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Review: Power-Up

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powerup_boxConsole: Xbox 360 (XBLA Indie Games)
Released: September 13, 2013
Developer: Psychotic Psoftware
Publisher: Psychotic Psoftware
Difficulty: Hard
Price: $1.00
Similar Titles: Sine Mora, Deathsmiles, eXceed

In full disclosure I have been watching Power-Up since it was first discussed about a year ago, along with my push to support the game on Kickstarter, and contact with the developer.  Still, like so many other games one can get jazzed about in concept art and developer interviews it really comes down to the released product (and I never show favor to a project I back).  I assumed that with the title and art design Power-Up was going to be a Gradius clone – which definitely isn’t a bad thing since I’ve been dying for a true sequel – but what I received instead was a delightful surprise.  Power-Up has a hook that feels unique, and coupled with the beatiful art, aggressive design, and a momentum-inducing soundtrack it stands alone as its own property.  The fact that it sells for a mere dollar only stresses even more that developer Psychotic Psoftware is almost giving away a product that would be a steal at ten times the amount.

powerup_1Naturally as the title implies, Power-Up is a side-scrolling shmup that is all about building up weapons and raking in the highest possible score.  What’s unique about the way it handles power-ups is the fact that you have five weapons to choose from, all available from the beginning, and it’s up to you how you upgrade them.  Swapping weapons at will is easy, simply tap the left or right bumper to move to the previous or next weapon, and whatever you have active when you collect a power-up will level it up.  While this may seem somewhat simple, especially since most shmup players are acutely aware of their preferred shot, the level and enemy spawn design forces you to utilize each weapon at certain times.  This combination of having all the right tools at your disposal and requiring you to know when and how to use them is why I’m so impressed with this game.  All of the so-called rules of shmups are broken, enemies flying in from every direction attempting to shoot down or even kamikaze their way into your ship makes for a frantic game of cat and mouse.  Not only that, but play tactics depend solely upon you, so if you can handle enemies from behind without relying on the reverse shot or above/below without a vertical shot then success can really be had any way you want it.  There are times – namely boss battles, flurries of enemies, or scenarios – where I couldn’t see how you wouldn’t use a specific weapon, but if there’s one thing I know about shmups it’s that nothing is impossible.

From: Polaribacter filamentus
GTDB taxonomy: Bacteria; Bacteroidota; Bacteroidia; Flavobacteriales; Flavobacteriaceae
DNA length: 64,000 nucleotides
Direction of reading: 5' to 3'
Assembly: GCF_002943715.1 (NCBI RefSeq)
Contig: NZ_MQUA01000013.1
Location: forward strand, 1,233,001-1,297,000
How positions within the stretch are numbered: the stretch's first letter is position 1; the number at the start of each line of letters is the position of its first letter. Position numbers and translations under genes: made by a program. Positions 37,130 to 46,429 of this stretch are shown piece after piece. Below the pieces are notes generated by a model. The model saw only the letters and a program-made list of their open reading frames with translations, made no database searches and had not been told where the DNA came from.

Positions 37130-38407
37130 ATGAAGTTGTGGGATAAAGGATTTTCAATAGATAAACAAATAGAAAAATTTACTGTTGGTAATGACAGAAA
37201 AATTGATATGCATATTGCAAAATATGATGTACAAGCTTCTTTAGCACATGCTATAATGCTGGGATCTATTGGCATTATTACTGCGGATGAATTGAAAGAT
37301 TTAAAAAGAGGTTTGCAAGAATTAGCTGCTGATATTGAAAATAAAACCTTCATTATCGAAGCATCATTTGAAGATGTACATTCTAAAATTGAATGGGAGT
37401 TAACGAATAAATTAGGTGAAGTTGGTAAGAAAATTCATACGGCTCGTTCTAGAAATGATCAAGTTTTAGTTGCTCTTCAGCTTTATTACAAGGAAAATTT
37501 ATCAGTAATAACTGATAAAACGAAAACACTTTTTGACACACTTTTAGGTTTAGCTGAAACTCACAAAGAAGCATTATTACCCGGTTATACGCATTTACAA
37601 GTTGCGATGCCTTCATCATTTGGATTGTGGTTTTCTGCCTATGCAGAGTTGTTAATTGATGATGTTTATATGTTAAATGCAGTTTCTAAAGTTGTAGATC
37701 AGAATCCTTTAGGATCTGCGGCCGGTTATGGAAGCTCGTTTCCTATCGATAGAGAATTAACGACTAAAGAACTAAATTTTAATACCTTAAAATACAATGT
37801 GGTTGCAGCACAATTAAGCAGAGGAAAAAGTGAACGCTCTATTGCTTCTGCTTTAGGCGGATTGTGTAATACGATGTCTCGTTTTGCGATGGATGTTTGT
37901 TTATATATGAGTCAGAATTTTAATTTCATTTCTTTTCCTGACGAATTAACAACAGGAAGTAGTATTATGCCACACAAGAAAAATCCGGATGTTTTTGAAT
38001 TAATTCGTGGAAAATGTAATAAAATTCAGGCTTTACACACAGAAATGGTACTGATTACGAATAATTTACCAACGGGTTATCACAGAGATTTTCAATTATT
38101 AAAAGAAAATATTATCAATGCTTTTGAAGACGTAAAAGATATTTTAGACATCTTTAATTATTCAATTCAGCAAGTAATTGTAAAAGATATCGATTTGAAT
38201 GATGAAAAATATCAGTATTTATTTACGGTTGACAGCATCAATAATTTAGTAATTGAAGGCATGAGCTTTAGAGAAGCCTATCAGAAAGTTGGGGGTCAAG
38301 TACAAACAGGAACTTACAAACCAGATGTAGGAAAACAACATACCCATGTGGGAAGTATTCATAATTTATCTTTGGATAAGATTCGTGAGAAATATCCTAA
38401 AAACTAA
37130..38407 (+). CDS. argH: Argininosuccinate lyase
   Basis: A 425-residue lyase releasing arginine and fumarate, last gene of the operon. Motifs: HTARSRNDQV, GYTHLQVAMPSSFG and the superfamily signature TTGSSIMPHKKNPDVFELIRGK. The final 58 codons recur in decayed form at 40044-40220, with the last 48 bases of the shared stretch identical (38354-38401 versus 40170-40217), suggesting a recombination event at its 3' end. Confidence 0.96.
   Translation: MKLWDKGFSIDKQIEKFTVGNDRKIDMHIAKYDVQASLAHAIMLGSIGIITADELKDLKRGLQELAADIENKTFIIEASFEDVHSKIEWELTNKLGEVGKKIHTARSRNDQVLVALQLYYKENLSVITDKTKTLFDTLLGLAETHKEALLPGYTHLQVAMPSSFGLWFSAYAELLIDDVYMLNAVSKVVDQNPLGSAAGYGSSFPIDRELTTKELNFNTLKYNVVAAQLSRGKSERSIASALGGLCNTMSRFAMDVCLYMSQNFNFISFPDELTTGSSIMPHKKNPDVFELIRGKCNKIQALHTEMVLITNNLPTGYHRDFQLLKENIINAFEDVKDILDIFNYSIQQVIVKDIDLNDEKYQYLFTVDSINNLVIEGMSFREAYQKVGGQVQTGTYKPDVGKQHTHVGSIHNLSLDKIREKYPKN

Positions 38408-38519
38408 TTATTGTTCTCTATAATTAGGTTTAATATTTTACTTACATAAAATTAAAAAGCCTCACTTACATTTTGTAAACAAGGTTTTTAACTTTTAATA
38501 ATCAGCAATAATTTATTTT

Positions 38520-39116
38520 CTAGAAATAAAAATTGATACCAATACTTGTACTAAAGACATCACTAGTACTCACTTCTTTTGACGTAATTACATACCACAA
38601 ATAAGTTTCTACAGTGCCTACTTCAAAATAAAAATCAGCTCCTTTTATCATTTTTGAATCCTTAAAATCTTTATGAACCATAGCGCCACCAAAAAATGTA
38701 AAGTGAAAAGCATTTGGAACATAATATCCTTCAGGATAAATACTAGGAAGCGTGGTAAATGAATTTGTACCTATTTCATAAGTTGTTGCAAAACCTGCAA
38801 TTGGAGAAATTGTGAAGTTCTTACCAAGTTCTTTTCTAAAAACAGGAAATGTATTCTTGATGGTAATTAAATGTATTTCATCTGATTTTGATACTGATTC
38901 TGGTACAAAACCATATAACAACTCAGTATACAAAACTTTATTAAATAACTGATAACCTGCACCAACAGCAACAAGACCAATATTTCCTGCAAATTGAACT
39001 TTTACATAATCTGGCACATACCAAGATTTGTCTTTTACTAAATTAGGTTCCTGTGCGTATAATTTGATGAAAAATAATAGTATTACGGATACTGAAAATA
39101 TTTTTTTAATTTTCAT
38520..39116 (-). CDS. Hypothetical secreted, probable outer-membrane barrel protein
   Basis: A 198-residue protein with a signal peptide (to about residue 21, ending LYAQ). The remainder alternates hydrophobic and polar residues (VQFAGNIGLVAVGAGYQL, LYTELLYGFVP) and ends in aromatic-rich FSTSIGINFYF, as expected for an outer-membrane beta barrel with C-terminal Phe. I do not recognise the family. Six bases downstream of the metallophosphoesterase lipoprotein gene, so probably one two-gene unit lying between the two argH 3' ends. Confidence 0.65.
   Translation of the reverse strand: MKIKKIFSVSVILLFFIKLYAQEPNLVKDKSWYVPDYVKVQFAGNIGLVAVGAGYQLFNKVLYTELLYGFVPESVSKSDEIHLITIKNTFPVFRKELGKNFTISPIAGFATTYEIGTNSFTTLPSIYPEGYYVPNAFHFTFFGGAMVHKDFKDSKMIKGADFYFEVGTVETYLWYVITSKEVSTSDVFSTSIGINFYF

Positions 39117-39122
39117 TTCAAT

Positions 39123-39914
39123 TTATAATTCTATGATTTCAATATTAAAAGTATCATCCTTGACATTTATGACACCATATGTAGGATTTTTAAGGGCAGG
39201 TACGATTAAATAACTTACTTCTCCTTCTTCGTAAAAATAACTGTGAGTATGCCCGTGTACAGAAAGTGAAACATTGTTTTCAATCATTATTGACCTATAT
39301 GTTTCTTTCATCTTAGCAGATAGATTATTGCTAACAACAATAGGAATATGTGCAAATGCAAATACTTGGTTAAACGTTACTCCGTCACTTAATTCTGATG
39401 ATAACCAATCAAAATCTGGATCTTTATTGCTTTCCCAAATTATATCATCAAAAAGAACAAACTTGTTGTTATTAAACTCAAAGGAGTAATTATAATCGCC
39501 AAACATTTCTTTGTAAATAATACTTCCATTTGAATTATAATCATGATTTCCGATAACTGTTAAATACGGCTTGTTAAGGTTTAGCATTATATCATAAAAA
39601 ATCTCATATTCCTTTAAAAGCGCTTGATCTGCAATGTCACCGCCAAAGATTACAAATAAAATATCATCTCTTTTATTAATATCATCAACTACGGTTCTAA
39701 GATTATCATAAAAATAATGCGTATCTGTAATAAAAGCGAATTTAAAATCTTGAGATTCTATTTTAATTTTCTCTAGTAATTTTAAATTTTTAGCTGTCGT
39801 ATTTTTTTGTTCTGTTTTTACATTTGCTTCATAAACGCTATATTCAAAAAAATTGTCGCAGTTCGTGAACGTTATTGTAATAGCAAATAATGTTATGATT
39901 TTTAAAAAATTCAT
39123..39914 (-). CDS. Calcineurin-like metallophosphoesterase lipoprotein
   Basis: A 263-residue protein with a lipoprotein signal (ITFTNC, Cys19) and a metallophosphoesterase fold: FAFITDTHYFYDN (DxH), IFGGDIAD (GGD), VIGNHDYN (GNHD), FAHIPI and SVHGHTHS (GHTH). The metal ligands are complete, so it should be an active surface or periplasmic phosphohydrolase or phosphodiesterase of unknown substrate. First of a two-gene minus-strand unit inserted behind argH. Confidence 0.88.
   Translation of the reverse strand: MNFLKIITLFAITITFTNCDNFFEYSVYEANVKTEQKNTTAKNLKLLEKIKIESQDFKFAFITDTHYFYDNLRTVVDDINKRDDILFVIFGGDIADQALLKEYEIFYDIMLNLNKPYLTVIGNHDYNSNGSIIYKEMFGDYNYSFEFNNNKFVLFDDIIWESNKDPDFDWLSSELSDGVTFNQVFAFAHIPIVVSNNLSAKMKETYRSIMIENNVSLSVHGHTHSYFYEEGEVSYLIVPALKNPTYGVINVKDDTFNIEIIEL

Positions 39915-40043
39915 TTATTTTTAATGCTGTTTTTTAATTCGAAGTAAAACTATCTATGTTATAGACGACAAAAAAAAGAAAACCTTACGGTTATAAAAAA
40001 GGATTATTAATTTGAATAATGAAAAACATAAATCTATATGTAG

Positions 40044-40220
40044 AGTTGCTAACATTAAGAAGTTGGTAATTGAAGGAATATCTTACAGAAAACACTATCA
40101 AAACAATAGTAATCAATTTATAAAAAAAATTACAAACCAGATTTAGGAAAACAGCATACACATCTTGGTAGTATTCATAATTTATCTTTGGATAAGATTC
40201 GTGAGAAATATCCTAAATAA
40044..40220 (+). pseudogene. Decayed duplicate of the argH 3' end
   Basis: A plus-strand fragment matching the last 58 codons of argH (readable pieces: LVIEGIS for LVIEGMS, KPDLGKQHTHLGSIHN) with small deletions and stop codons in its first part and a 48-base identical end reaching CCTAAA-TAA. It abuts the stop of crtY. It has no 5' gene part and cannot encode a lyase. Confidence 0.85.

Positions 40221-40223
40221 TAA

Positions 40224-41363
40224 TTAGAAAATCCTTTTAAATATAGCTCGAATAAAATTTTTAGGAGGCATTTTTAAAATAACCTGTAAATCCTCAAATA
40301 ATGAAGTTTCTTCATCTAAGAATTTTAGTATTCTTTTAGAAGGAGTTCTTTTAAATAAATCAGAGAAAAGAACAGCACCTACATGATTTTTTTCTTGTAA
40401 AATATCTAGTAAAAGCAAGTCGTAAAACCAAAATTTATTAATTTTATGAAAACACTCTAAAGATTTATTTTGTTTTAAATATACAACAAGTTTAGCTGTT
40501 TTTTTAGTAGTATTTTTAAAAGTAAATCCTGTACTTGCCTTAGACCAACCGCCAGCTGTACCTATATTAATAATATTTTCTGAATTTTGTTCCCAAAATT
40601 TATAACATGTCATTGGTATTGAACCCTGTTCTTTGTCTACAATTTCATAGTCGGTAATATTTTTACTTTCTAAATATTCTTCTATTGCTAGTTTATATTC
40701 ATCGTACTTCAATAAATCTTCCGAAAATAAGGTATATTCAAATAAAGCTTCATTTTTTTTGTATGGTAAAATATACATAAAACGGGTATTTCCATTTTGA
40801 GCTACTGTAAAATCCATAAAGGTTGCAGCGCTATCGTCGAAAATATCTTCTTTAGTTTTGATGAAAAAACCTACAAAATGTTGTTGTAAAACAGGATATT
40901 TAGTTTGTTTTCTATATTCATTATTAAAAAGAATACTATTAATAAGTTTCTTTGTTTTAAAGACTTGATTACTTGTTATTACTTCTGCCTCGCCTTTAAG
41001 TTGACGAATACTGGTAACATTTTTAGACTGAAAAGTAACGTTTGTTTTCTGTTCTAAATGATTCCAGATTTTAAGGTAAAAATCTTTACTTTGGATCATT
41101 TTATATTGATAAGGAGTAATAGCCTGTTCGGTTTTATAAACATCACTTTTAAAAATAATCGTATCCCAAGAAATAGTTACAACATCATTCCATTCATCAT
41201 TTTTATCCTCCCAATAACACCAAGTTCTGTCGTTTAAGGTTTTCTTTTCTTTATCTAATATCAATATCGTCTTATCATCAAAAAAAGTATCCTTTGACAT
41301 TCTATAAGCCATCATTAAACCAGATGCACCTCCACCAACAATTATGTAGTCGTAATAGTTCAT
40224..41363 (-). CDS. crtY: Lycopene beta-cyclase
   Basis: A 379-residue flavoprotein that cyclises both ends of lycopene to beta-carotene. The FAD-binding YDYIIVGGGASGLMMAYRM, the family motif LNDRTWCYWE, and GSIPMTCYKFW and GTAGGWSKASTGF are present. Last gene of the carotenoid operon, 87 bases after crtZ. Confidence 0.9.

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Written by Fred Rojas

September 30, 2013 at 7:07 pm

Beat Hazard (Cold Beam Games)

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When I think about the combination of music and video games, I can’t help but think Konami and Harmonix.  Thanks to the Dance Dance Revolution (DDR) series by Konami – c’mon gamers, everyone tried it at one point – your love for music and games could be realized.  Unfortunately the series focused on techno music, many tracks from Japan, and there wasn’t that connection with the songs you really wanted (although there was this awesome DDR on the original Xbox that had a remix of the Neverending Story Theme).  Enter Harmonix, a company that made its humble beginnings in similar techno infused video games with titles like Frequency, and its idea to take a big cumbersome plastic guitar and mix it with hard rock tunes.  Guitar Hero and the slew of spin-offs that Activision juiced out of it had one painful flaw: you were still limited with the songs that were released.  Even today Rock Band has thousands of songs but you aren’t able to pick anything you want/like.  That’s where Beat Hazard comes in.  A twin-stick shmup that utilizes any music track you provide to create an entire level lasting the length of that track.

Okay, let’s get the setup clear because a “level” will be in a fixed location (Asteroids, Geometry Wars) and not a scrolling level (Gradius, R-Type).  Enemies will appear along with certain aspects of the code to generate the various obstacles that will be thrown at you – everything from actual asteroids to large bosses.  I don’t think that developer Cold Beam Games has released any info on how the game is able to take your music and create a level, but if I were the developer I’d keep that secret until my game had run its course.  Even more impressive is that Cold Beam Games CEO Steve Hunt appears to have created (and possibly developed) the game by himself, although I can’t find concrete evidence of that.  In addition, Hunt admits to taking the addictive concept in Geometry Wars and adapting it to taking codes from MP3 files.  As time has gone on he has updated the game as well as created a definitive version, Beat Hazard Ultra, which now supports many formats such as iTunes’ AAC format and even streaming formats like those found on Last FM.  The original, which can be found on the XNA community channel on Xbox Live, only supports MP3 files as far as I know.

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Written by Fred Rojas

March 29, 2012 at 12:00 pm

Posted in Shmuppreciation 2012

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